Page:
In writing to Swift and his other friends, Bolingbroke constantly inveighs against the personal hostility of Oxford cowards himself, and the low maneuvres to which that nobleman stooped, for the purpose of undermining him in the favour of his royal mistress : but towards her we recollect no charge of treachery.' What sense, then, must be assigned to che language imputed to him by Mrs. Mallet ? We must frankly own our doubt of the correctness of that Lady's report, and our suspicion that she may have unintentionally committed some mistake in relation to the sentiments expressed by him. We cannot conceive that he would have said so much without saying a great deal more, nor that he would have lamented her being betrayed in general terms, without detailing the facts which established the treachery.-On the whole, we see no reason for departing from the conclusion drawn by Mr. Belsham, that Lord Oxford corresponded with the Pretender merely to secure for his ministry the support of the Jacobite party, and that Bolingbroke was kept in ignorance of the negotiation. We entertain indeed considerable doubt whether the Queen herself was privy to it, and deem it not improbable that her partiality to her brother had never assun:ed the shape of any definite project : but that some unexpected discovery, (as possibly by an intercepted letter,) that her prime minister had been at the same time deceiving the brother whom she loved, and courting her parliamentary successor whom she hated, alienated her affection and confidence from him, and sealed his disgrace. It is not unlikely that such a discovery, if made, would be concealed from Bolingbroke, who was at that time adverse to the Pretender's interest. But this is all conjecture, and as such we offer it.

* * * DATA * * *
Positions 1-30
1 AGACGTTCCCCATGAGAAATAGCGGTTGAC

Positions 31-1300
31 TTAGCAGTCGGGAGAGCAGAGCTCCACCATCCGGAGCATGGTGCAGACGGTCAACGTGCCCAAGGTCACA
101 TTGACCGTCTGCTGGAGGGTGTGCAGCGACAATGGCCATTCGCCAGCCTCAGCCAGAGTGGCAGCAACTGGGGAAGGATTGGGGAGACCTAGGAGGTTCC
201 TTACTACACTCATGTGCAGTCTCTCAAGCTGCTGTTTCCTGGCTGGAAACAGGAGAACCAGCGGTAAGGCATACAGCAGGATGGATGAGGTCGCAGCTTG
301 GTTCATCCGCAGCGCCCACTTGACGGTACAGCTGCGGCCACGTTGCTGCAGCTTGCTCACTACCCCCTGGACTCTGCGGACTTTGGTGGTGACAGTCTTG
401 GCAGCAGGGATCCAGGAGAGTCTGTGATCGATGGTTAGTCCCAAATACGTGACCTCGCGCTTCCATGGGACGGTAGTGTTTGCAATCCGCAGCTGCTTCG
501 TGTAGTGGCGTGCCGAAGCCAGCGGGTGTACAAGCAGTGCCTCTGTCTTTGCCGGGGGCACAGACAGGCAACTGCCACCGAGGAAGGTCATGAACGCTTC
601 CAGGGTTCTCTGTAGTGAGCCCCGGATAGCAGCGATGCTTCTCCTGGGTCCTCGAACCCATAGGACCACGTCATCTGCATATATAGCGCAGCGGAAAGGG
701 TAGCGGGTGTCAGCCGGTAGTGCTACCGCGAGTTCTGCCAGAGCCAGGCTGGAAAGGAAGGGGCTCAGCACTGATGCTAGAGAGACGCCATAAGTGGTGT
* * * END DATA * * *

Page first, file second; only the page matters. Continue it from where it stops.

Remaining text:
That Mrs. Mallet was not quite a correct reporter may also be inferred from another passage in this essay. The writer says that he was formerly acquainted with her, and that she died about fifteen years ago at the age of eighty, adding ; This lady, equally distinguished by good sense and informanon, had lived in strict intimacy with Bolingbroke, Swift,